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Impermanence of dendritic spines in live adult CA1 hippocampus


The mammalian hippocampus is crucial for episodic memory formation1 and transiently retains information for about 3–4 weeks in adult mice and longer in humans2. Although neuroscientists widely believe that neural synapses are elemental sites of information storage3, there has been no direct evidence that hippocampal synapses persist for time intervals commensurate with the duration of hippocampal-dependent memory. Here we tested the prediction that the lifetimes of hippocampal synapses match the longevity of hippocampal memory. By using time-lapse two-photon microendoscopy4 in the CA1 hippocampal area of live mice, we monitored the turnover dynamics of the pyramidal neurons’ basal dendritic spines, postsynaptic structures whose turnover dynamics are thought to reflect those of excitatory synaptic connections5,6. Strikingly, CA1 spine turnover dynamics differed sharply from those seen previously in the neocortex7,8,9. Mathematical modelling revealed that the data best matched kinetic models with a single population of spines with a mean lifetime of approximately 1–2 weeks. This implies 100% turnover in 2–3 times this interval, a near full erasure of the synaptic connectivity pattern. Although N-methyl-d-aspartate (NMDA) receptor blockade stabilizes spines in the neocortex10,11, in CA1 it transiently increased the rate of spine loss and thus lowered spine density. These results reveal that adult neocortical and hippocampal pyramidal neurons have divergent patterns of spine regulation and quantitatively support the idea that the transience of hippocampal-dependent memory directly reflects the turnover dynamics of hippocampal synapses.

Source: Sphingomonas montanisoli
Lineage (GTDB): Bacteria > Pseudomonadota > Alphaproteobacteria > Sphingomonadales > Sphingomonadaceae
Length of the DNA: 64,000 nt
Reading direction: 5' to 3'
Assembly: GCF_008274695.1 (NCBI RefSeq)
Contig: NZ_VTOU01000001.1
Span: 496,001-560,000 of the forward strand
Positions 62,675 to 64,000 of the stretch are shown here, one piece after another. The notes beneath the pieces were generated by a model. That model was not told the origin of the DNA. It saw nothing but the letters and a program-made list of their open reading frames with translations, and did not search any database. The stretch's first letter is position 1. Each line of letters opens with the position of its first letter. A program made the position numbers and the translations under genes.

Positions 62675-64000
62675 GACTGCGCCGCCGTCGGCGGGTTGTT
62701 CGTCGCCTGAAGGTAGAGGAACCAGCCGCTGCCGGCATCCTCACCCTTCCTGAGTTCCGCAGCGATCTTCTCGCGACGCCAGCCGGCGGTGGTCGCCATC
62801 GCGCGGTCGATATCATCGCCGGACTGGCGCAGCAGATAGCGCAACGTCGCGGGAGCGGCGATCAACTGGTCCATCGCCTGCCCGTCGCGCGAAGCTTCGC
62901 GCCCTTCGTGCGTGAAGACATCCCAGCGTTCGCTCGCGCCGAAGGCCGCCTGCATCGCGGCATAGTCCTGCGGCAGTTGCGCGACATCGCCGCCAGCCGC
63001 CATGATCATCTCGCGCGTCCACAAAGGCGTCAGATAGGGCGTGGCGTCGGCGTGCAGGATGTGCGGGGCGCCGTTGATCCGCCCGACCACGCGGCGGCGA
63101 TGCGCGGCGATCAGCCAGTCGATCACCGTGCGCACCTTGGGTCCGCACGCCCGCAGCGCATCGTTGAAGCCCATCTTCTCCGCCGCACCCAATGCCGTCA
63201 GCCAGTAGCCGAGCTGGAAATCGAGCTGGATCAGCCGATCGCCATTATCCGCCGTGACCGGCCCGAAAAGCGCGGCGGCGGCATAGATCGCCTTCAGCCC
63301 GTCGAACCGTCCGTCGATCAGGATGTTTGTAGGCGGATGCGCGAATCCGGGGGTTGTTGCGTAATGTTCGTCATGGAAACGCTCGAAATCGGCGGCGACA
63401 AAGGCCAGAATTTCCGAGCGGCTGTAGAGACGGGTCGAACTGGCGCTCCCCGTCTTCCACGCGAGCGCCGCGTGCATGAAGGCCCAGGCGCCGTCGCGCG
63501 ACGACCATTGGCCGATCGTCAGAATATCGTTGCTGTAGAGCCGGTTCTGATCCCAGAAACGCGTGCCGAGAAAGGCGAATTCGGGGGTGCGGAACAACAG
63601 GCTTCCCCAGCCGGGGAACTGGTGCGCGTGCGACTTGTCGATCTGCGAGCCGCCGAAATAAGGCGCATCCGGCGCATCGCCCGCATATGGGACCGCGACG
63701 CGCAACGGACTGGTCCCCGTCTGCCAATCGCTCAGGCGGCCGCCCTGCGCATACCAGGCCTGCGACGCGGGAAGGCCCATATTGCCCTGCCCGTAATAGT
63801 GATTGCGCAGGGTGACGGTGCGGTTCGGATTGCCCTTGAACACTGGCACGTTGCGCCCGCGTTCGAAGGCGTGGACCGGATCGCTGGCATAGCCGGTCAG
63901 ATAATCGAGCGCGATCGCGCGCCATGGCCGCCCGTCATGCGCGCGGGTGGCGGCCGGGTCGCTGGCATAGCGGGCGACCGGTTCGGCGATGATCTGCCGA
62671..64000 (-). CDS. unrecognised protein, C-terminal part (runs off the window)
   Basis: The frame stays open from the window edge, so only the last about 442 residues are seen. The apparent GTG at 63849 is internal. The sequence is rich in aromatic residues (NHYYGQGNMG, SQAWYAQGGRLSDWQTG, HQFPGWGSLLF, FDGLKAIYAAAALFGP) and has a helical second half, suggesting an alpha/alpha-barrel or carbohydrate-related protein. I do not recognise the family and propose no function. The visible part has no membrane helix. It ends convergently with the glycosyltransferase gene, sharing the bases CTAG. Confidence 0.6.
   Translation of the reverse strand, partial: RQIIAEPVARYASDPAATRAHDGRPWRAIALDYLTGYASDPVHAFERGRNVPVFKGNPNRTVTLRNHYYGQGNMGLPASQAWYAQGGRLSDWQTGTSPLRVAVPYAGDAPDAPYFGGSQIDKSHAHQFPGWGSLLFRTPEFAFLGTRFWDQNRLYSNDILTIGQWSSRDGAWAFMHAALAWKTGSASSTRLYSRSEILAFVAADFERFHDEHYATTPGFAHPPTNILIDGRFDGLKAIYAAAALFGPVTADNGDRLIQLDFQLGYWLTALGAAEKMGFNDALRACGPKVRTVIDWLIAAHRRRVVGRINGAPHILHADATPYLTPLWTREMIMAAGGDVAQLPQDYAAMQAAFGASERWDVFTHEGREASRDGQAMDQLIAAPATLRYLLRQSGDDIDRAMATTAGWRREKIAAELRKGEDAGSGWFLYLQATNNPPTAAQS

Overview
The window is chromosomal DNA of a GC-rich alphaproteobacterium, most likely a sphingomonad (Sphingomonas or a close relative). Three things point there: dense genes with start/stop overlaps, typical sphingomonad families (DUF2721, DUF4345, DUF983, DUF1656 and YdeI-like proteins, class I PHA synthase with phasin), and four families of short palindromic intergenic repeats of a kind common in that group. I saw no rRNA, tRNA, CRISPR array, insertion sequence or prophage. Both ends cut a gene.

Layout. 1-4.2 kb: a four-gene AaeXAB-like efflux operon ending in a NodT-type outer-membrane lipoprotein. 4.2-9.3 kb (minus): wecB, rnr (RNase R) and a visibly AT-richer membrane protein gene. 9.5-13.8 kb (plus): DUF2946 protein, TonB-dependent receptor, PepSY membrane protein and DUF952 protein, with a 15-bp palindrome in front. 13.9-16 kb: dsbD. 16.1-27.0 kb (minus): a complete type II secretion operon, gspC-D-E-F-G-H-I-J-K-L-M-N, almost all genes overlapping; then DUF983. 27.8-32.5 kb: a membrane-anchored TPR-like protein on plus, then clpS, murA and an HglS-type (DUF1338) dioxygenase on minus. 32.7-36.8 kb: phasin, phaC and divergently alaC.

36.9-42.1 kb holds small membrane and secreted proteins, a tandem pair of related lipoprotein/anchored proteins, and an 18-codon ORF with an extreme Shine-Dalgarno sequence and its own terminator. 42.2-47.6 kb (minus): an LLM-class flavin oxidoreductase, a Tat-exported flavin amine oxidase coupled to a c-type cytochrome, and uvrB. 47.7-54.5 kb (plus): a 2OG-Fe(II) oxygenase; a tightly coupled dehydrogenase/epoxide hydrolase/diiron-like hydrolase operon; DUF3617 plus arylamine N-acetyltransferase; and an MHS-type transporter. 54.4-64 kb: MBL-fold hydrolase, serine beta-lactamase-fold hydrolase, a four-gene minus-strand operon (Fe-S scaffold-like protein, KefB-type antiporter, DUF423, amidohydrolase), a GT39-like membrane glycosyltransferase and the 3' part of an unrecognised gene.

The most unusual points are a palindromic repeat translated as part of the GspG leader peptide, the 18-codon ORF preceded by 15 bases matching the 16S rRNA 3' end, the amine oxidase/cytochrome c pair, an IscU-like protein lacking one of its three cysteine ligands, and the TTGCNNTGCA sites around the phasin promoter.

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Figure 1: Dendritic spines are dynamic in CA1 hippocampus of the adult mouse.
Figure 2: A simple kinetic model is sufficient to describe CA1 pyramidal cell spine dynamics.
Figure 3: NMDA receptor blockade, but not environmental enrichment, altered spine turnover dynamics.
Figure 4: CA1 and neocortical spines exhibit distinct turnover kinetics.

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We thank J. Li, J. Lecoq and E. T. W. Ho for technical assistance, R. P. J. Barretto and B. Messerschmidt for advice, and A. Holtmaat for providing published data sets. The National Institute of Mental Health, The National Institute on Aging, and the Ellison Foundation provided grants (M.J.S.). Fellowships from the National Science Foundation and The Stanford Center for Mind, Brain, and Computation provided graduate research support (J.E.F.).

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Authors and Affiliations



A.A. and M.J.S. designed experiments. A.A. performed experiments. A.A. and J.E.F. analysed data. J.E.F. designed and performed the modelling. A.A., J.E.F. and M.J.S. wrote the paper. M.J.S. supervised the research.

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Correspondence to Mark J. Schnitzer.

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The authors declare no competing financial interests.

Extended data figures and tables

Extended Data Figure 1 In vivo imaging of CA1 spine dynamics over extended time intervals.

a, In vivo, 80-day-long time-lapse image data set sampled at variable intervals. Each image shown is the maximum projection of 4–8 images acquired at adjacent z-planes. Scale bar, 2 μm. b, c, Direct empirical determinations of spine density (b) and spine survival (c) across the 80 days. A normalized spine density of one corresponds to a measured spine density of 1.16 μm−1. Data points are mean ± s.e.m. for 16 dendrites. d, In vivo, 22-day-long time-lapse image data set sampled every 3 days. Over 50% of the spines underwent visually noticeable dynamic changes. Pie chart shows the proportions of spines that were persistent or exhibited different patterns of turnover (n = 1,075 total spines from 4 mice). Colour coding is the same as in Fig. 1d. Error bars are s.e.m. for four mice. e, Histograms show the distributions, for each class of spines, of the fraction of imaging sessions in which each spine was observed within the same 22-day data set of d. Colour coding is the same as in Fig. 1d. Error bars represent s.d. estimated as counting errors.